Can You Limit the Power Granted by a Power of Attorney in Texas?

In Texas, power of attorney refers to a legal document that allows one individual to act on behalf of another individual. Power of attorney can look different depending on the specific circumstances, and the decision of whether to grant power of attorney is an inherently personal one. Today, we review some of the options for granting power of attorney, including whether you can limit the authority of the person to whom you grant this power.

The short answer to this question is that yes, you can limit the power granted by power of attorney. You can accomplish this goal in several ways. To start, you can grant power of attorney only for a specific period of time – for example, you can give someone authority to act on your behalf only until a specific task has been accomplished (for example, for the period of time in which you are filing your taxes or undergoing a surgery). You can also grant power of attorney only if you become incapacitated, only upon your death, or only until you decide to revoke the power of attorney.

You can also grant an individual “limited” power of attorney, meaning you give a person authority only within a very specific realm of your life. You might, for example, grant someone power to assign the legal title to a vehicle you own. You might also consider granting power of attorney only in a matter concerning tax collection, or only in a matter concerning your physical health. The list of options is limitless, and how you choose to grant power of attorney will depend on your specific set of circumstances.

In contrast, granting “general” power of attorney gives someone authority to act broadly on your behalf. By choosing this kind of power of attorney, you inherently forgo some of the limits discussed above. The advantage, though, is that if your power of attorney is someone you trust, you can rest easy, knowing your affairs are being handled comprehensively and consistently.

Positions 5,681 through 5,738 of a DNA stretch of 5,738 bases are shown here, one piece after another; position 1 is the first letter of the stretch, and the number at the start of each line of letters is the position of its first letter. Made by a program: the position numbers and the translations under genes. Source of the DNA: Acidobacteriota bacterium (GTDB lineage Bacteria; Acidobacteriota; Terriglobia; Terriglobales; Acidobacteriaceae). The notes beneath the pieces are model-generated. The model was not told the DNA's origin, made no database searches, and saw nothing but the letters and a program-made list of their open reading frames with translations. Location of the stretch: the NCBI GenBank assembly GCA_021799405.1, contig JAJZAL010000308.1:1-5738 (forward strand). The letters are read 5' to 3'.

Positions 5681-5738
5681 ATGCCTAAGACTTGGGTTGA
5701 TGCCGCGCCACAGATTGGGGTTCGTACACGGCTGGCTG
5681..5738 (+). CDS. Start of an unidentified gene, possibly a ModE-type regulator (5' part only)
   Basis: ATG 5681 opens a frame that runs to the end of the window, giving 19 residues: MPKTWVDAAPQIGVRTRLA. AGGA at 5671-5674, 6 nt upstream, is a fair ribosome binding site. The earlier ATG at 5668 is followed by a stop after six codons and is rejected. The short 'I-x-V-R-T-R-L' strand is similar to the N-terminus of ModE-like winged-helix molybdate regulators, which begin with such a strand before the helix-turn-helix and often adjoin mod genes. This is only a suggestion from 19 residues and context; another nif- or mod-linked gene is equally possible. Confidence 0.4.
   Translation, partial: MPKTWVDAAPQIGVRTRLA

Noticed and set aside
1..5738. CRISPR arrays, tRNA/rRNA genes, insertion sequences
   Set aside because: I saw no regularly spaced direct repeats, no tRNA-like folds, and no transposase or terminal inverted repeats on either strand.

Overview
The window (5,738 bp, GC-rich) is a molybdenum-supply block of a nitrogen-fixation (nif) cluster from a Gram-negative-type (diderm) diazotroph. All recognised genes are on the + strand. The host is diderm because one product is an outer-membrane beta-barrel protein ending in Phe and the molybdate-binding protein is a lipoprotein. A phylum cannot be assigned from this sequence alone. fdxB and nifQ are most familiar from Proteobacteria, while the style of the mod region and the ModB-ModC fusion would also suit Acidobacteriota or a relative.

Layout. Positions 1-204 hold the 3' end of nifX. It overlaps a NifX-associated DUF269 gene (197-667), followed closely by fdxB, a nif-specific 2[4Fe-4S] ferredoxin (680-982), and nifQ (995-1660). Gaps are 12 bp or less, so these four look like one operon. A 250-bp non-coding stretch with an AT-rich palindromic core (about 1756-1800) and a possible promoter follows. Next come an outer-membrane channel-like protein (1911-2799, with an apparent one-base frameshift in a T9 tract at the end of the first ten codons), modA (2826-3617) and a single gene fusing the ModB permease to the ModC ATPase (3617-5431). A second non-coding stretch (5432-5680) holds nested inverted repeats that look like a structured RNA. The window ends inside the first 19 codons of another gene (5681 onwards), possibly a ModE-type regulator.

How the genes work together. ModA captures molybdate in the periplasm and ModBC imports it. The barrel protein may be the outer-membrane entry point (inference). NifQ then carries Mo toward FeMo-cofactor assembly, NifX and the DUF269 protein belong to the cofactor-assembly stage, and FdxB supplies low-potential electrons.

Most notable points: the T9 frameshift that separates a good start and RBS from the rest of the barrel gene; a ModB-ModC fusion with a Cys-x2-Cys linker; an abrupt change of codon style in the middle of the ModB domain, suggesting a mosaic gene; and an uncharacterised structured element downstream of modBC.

Overall, electing to grant power of attorney is a big decision. If you have questions about how this concept might apply to you, speak with an estate planning or elder law attorney to review your options. Each decision revolves around its own set of circumstances, and it’s best to walk through the process with an expert that is familiar with your individual needs, goals, and priorities.

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If you or a loved one is looking for an estate planning or elder law attorney in Texas, give us a call today at McCulloch & Miller. We offer a comprehensive approach that takes into account all of your needs and priorities, so that you can rest assured your assets are in good hands. For a consultation with a member of our team, give us a call at 713-936-9073. You can also fill out our online form to have an attorney reach back out to you as soon as possible.


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